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August 19, 2008

What to ask a prospective voice teacher

Filed under: Teaching thoughts/tips — jan @ 7:14 am

I’ve a friend who is looking for a voice teacher. I’ve written this advice:
I’m finding it difficult to put into succinct words what you want to know about a voice teacher. The problem is enhanced by the fact that there is no vocabulary that all voice teachers use – let alone basics that all voice teachers agree on. But let me give it a shot.

There still exists among some teachers the myth that young voices should not be taught the low chest/belt voice. Indeed the bottom part of a woman’s voice sounds like a man. Yes, different muscles are involved than the ones you use singing in the high “head voice” register. There is a lot of disagreement about the register in the middle – but it is basically a balance between the upper and lower registers. You want a teacher who understands all three registers (or some just think of it as two registers.)

Why? From my years of teaching experience, there are two really good reasons. I’ve heard some singers who consider themselves to be classically trained professionals whose voice becomes so quiet when they get down to middle C that you really can’t hear them. The lower registration has never been taught. They have no sound at the bottom. What good is that? Secondly, over the years as I have watched professional singer/actresses, it seems to me that the ones who become ill the most and lose their voices most often are the ones who have no belt voice. The muscles haven’t been trained. They have no strength to hold up singing 8 performances a week.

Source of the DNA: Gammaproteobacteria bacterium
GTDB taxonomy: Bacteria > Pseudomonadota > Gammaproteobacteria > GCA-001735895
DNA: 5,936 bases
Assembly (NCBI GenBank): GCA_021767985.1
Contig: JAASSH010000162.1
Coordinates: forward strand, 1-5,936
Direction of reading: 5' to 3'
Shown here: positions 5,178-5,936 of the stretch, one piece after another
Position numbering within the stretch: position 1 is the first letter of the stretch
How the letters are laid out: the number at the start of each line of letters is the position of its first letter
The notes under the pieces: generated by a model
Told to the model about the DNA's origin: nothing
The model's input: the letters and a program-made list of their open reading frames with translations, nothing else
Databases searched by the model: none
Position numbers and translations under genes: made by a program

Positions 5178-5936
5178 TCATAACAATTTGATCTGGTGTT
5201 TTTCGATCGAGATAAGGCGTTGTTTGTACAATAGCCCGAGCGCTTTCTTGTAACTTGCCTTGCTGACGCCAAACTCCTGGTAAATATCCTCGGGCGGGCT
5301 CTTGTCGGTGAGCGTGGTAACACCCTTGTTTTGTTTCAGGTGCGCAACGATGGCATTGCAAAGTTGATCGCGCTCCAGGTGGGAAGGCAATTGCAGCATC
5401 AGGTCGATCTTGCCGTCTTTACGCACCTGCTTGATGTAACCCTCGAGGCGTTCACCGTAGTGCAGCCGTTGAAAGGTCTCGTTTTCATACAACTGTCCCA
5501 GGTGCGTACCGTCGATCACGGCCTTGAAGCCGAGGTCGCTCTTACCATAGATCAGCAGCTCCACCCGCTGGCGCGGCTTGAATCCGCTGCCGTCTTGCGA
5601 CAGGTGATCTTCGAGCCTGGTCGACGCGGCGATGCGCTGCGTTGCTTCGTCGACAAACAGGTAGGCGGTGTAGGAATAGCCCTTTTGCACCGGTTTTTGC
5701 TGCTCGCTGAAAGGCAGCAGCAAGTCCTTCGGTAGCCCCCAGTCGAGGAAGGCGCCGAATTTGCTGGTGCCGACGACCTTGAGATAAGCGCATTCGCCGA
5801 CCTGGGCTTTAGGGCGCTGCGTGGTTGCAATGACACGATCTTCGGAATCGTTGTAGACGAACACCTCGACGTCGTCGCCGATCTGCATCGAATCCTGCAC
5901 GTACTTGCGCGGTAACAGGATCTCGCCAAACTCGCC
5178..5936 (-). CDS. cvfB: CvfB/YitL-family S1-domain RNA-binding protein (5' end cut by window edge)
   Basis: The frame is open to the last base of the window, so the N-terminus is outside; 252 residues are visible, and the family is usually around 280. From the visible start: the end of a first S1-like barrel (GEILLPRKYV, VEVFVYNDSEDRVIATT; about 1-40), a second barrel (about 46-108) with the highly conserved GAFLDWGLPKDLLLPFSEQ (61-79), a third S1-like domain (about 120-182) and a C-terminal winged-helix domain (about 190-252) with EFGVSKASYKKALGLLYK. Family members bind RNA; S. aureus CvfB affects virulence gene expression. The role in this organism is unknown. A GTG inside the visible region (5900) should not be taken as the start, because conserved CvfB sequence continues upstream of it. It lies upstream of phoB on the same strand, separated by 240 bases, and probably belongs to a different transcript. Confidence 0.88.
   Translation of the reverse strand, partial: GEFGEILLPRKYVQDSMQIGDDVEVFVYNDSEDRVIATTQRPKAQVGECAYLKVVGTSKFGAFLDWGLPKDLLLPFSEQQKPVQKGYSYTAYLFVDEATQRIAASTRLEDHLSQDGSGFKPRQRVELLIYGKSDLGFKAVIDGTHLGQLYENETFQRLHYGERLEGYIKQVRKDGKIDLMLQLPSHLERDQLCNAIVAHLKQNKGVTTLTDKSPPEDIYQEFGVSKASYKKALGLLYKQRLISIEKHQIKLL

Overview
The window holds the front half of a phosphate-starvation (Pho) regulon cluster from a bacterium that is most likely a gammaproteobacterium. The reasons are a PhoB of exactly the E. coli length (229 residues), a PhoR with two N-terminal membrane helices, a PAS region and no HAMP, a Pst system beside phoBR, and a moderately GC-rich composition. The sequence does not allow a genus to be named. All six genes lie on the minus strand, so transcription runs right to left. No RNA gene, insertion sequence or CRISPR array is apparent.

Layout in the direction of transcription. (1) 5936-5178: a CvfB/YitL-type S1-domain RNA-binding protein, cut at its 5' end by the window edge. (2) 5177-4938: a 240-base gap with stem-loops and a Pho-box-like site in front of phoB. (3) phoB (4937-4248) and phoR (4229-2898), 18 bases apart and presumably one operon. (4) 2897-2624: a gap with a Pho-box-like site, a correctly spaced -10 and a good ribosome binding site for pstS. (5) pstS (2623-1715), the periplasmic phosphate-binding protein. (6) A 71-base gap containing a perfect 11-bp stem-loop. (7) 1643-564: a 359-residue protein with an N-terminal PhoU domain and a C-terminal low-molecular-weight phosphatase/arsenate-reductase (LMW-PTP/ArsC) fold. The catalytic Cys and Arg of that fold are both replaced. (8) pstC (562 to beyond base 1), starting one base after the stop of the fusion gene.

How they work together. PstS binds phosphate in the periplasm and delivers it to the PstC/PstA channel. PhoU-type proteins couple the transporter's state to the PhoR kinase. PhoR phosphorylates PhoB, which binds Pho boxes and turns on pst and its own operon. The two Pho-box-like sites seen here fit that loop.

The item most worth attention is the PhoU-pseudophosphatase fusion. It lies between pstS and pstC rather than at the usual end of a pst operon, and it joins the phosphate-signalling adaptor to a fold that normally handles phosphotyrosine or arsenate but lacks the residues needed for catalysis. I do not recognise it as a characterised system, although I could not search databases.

So, though there are many, many ways to teach voice, you want a teacher who understands registration and wants you to sing it all. I think that is the most important criteria. I think you will also want a teacher who will let you sing both musical theater and classical songs. There are techniques in classical singing that are difficult to master if you only sing musical theater, but at the same time, theater songs are fun. And you want to do it all. Some musical theater requires a classical technique. Some requires a “pop” voice. It will be more fun for you if you have a teacher who is comfortable with both.

The grammar here is sketchy – mixing singular and plural, etc. – but I hope it makes sense.

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